When shooting in the blazing sun the inbuilt neutral density filter is a godsend. It adds a really nice hue to the shots and gives one options in the middle of the day. I do catch myself out though by forgetting to disable the feature later on. The quality of portraits, quickly taken outdoors, is pleasing. Here’s on with the aforementioned filter, quickly snapped at the beach near my home:
My Joby Gorillapod is perfect for stabilising the X100s and in conjunction with the timer feature, allows one to capture very sharp shots. I find this approach truly addictive such is the quality of the photographs it produced. I had never envisaged this camera would sit on a tripod.
I am currently investigating the new Lee Filters for the X100s, that I noticed Flixelpix using for some of his photos this week, to assist with adding some more options for lanscape photography with the compact. The next shot was captured using the monochrome advanced orange filter and the one underneath makes me wonder what could be done with the Lee filter system.
I did not think about a wifi SD card before purchasing the FujiFilm camera but love how my Eye-Fi card allows me to upload to my iPhone, quickly edit, add a filter or just publish online without any fiddling at all. This was the kind of workflow that suits my basic idea of travelling light. It is just perfect. For example, I quite like the idea of editing on my phone and uploading to EyeEm, like I did with this shot outside the conference venue yesterday.
Low light shooting indoors is a problem. I find the camera very difficult to use effectively at a restaurant for a snap that is acceptable. Yes, the ISO can truly assist one to capture pictures in near-dark condition but it just too difficult to use quickly and comfortably at this stage.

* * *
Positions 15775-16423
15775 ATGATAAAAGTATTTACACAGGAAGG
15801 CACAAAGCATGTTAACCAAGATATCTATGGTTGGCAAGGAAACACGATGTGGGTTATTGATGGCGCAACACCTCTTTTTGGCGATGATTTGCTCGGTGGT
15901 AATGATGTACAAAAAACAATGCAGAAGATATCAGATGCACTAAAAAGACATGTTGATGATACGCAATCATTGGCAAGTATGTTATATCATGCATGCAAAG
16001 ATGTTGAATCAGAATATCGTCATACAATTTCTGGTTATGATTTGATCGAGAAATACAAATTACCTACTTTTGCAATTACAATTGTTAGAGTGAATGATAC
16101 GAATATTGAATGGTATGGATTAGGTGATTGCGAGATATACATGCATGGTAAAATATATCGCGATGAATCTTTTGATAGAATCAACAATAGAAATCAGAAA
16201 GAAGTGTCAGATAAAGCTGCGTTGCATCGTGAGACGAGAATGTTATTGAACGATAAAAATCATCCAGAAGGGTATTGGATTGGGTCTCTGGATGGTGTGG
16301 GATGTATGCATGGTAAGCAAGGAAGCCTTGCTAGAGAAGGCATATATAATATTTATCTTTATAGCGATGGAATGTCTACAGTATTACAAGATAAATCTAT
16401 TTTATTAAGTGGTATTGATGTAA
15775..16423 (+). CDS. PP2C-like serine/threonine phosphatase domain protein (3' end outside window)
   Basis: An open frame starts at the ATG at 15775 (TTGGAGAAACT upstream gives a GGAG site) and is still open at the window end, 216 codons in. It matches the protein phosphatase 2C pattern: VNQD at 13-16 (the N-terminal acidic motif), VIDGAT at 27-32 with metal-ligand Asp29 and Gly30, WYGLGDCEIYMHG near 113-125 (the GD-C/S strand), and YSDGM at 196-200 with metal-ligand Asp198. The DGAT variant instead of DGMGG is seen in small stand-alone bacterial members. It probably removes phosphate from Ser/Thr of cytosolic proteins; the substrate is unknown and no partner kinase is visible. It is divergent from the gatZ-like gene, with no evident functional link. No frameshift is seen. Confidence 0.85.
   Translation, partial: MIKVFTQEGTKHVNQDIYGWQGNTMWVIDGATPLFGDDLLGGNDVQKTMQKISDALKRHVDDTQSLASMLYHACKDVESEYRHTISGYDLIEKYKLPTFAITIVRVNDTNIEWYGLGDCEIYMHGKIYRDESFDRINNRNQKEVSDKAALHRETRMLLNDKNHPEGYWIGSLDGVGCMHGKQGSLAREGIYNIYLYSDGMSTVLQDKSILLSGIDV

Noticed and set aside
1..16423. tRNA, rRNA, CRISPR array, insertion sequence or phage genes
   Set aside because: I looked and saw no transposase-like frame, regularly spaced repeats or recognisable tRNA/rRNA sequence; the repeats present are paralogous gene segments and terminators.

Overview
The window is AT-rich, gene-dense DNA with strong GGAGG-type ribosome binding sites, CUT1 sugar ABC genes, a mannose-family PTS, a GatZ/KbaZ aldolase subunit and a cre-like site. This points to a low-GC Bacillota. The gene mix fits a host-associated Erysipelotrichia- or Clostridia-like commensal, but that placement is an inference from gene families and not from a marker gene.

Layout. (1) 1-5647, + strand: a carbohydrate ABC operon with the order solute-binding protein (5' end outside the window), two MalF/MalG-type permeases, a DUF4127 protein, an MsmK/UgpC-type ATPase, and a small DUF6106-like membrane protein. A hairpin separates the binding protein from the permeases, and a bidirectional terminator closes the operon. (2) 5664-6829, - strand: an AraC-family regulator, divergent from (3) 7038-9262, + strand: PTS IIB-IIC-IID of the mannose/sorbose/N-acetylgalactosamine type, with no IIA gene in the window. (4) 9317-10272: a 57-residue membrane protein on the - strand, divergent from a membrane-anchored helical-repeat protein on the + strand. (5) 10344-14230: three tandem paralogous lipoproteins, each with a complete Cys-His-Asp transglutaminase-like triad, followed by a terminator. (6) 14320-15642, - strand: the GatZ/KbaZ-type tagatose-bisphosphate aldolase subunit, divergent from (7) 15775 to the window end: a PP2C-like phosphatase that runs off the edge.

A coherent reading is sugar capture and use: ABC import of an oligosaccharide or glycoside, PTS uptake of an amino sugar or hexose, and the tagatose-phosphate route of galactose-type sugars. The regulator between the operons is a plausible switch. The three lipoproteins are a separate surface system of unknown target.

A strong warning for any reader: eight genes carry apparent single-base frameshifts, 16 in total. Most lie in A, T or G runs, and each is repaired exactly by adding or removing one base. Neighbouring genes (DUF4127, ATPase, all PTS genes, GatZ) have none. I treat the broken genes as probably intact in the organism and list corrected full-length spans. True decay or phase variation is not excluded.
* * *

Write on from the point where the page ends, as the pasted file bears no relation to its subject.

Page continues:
My opportunities to wander the streets snapping arresting images have been few and far between since purchasing the camera but I find it more difficult to use than expected. I suspect that I miss the setup on my Nikon D700 that allows me to get sharp images quickly. I find manual focusing on the X100s awkward and the autofocusing, when I change apertures, clunky. My fingers are too big and lacking in dexterity or perhaps I just need more practise.
The camera has occasionally misbehaved and has to be rebooted. This happens rarely but when I purchased a filter and lens hood, the camera seemed to take a while to accept the new additions to it’s nose. It kept crashing and I feared the worst. After 24 hours or so this just stopped and everything was back to normal.
The quality of JPEGs is higher than expected and makes me tempted to shoot less RAW .RAF files, especially if travelling light. Revel does not accept RAW, so there is an added temptation. However, I really worry that an image of unusual interest will not have the ability to be edited as well if only a JPEG has been captured so I tend to shoot RAW anyway.
There are so many funky options on the X100s that one can forget to return to a standard setup. Sometimes there are little quirks that need to fixed too. Oddly, when in advanced filter mode, one cannot seem to autofocus. I really need to look into this with someone who knows a solution or can explain a workaround.
Finally, I love macro mode but occasionally forget to switch back for a few shots. Below, this snap of ‘the black dog’, is case in point but luckily, it was serendipitous as I like the effect. Nick Drake, one of my favourite artists, could have used this on the inside of one of his albums for this song imnsho
What have been your experiences with the new FujiFilm X100s?
Featured image credit: cc licensed ( BY ND ) flickr photo by Aurimas: http://flickr.com/photos/needoptic/8645650907/